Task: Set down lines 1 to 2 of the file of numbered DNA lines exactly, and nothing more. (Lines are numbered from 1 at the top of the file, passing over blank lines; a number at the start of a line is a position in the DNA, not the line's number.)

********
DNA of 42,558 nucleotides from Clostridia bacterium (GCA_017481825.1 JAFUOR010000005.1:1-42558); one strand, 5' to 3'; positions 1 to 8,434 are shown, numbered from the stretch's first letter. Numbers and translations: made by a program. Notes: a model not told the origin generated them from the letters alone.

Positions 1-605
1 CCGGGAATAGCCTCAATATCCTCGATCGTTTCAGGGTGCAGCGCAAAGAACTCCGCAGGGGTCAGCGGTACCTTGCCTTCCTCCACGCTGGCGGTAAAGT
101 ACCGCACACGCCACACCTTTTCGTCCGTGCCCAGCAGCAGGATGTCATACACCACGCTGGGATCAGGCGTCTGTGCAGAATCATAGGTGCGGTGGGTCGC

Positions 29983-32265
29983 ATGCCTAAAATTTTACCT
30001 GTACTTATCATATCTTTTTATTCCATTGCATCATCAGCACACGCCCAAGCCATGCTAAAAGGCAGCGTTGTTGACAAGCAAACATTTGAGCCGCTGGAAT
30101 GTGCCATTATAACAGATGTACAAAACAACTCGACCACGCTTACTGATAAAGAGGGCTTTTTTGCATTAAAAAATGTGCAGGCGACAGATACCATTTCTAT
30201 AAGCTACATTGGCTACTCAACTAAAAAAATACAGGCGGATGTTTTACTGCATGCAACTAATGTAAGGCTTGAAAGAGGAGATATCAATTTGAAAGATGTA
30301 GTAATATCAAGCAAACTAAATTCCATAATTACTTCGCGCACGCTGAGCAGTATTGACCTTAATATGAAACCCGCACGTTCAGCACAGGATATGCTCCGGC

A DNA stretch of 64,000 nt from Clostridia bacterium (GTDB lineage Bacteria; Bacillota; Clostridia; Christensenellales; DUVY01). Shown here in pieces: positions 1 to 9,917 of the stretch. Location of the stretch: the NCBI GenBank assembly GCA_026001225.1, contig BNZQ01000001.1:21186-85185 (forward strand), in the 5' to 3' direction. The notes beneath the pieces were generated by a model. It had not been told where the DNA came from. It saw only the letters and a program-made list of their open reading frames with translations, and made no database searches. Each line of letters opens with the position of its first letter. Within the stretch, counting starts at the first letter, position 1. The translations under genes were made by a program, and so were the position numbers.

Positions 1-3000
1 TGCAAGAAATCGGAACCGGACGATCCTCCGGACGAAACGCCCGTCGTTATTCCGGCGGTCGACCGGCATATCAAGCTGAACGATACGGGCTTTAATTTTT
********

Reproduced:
DNA of 42,558 nucleotides from Clostridia bacterium (GCA_017481825.1 JAFUOR010000005.1:1-42558); one strand, 5' to 3'; positions 1 to 8,434 are shown, numbered from the stretch's first letter. Numbers and translations: made by a program. Notes: a model not told the origin generated them from the letters alone.

Positions 1-605